Anyone who has been part of an exercise group likely knows the power and benefit of group exercise. Exercise group members often identify with their group and develop a sense of “we” or belonging.
Having this sense of “we” is associated with numerous benefits, including life satisfaction, group cohesion, support and exercise confidence. Further, group attendance, effort and a higher exercise volume are more likely when people identify strongly with an exercise group. Belonging to an exercise group seems like a great way to support an exercise routine.
But what happens when people can’t rely on the support of their exercise group?
In our kinesiology lab at the University of Manitoba, we have started to answer this question. People may lose access to their exercise group when they relocate, become a parent or take on a new job with a challenging schedule. In March 2020, many group exercisers lost access to their groups due to the limits on public gatherings that accompanied the COVID-19 pandemic.
Identifying with a group
To understand if tying oneself to an exercise group makes it harder to exercise when the group is not available, we asked exercise group members how they would react if their exercise group was no longer available to them. People who strongly identified with their group were less confident about their ability to exercise alone and thought this task would be difficult.
We found similar results in two studies yet to be peer reviewed, in which we examined how exercisers reacted when they lost access to their exercise groups because of COVID-19 restrictions on group gatherings. Again, exercisers with a strong sense of “we” felt less confident about exercising alone. This lack of confidence may have stemmed from the challenge of members having to go “cold-turkey” on group participation, and suddenly losing the support and accountability that the group provided.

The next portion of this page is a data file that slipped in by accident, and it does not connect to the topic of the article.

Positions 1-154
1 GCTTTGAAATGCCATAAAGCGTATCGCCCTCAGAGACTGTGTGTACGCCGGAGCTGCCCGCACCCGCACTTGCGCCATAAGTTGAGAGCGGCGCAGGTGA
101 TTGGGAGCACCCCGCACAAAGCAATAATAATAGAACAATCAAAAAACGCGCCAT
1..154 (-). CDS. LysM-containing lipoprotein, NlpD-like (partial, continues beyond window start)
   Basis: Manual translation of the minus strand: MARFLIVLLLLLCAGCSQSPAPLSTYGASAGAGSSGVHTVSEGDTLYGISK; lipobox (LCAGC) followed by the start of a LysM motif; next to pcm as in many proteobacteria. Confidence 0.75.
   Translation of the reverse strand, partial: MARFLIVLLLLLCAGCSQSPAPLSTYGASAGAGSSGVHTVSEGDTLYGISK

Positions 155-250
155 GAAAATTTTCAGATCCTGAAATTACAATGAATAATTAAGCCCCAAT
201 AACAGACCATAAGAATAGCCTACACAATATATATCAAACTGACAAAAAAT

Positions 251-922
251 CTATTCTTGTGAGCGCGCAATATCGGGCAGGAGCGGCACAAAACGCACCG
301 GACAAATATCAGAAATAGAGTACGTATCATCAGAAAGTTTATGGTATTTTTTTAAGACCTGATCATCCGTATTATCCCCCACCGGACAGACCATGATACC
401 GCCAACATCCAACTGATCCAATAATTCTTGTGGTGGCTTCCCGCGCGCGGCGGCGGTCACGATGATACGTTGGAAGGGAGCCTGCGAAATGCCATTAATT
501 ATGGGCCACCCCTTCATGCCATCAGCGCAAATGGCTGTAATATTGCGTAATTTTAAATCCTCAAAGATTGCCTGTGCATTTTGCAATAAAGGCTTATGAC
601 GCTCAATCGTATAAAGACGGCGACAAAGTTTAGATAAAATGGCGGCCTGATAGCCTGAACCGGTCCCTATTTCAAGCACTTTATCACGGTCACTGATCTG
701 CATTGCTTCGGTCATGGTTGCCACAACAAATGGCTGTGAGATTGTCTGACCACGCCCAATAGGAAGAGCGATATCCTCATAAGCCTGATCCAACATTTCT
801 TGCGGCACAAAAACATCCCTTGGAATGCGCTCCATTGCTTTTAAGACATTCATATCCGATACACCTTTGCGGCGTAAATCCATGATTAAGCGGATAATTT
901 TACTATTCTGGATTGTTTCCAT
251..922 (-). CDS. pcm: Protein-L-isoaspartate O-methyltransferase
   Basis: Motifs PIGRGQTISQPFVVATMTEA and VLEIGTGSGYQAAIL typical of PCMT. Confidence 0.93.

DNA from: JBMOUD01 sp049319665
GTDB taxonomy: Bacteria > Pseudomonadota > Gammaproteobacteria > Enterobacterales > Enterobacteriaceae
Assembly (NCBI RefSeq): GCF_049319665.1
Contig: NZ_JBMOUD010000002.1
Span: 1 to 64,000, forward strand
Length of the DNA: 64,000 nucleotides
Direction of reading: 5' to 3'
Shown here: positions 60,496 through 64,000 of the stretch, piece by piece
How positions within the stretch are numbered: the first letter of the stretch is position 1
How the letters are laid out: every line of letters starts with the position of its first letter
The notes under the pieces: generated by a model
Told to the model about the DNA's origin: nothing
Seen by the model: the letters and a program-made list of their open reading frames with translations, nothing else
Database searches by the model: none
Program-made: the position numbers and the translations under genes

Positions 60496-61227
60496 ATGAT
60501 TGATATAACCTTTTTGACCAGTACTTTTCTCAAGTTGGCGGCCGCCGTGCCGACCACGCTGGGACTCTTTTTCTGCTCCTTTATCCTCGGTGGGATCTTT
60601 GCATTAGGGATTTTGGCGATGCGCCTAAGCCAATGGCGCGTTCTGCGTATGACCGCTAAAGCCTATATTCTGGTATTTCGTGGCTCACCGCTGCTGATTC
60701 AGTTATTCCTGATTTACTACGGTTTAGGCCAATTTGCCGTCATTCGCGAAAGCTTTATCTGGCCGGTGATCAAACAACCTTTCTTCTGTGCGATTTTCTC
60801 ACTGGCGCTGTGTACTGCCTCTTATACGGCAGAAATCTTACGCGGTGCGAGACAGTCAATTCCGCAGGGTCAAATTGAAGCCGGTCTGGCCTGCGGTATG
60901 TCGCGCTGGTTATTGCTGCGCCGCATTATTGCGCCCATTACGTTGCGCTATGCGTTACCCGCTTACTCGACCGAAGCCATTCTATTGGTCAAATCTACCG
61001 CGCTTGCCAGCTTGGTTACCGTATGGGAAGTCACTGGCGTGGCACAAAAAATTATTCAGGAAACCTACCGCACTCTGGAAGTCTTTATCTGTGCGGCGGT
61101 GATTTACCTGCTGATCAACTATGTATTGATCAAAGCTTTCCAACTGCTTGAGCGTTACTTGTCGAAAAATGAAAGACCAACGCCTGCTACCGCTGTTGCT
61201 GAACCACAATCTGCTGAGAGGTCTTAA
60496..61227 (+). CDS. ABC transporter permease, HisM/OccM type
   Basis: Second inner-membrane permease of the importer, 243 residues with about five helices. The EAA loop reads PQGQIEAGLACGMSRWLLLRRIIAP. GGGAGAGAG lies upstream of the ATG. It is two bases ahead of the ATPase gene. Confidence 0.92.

Further, the strength of exercisers’ group identity was unrelated to how much they exercised alone after losing their groups. Exercisers’ sense of connection to the group may not translate into skills that help them exercise alone. Some exercisers we interviewed reportedly stopped exercising altogether during pandemic restrictions.
These findings are consistent with other research that suggests that when exercisers become reliant on others (in this case, exercise leaders) they have difficulty exercising alone.
What might equip group exercisers with the skills and motivation to exercise independently? We believe exercise role identity may be a key. When people exercise with a group, they often form an identity not only as a group member, but also with the role of someone who exercises.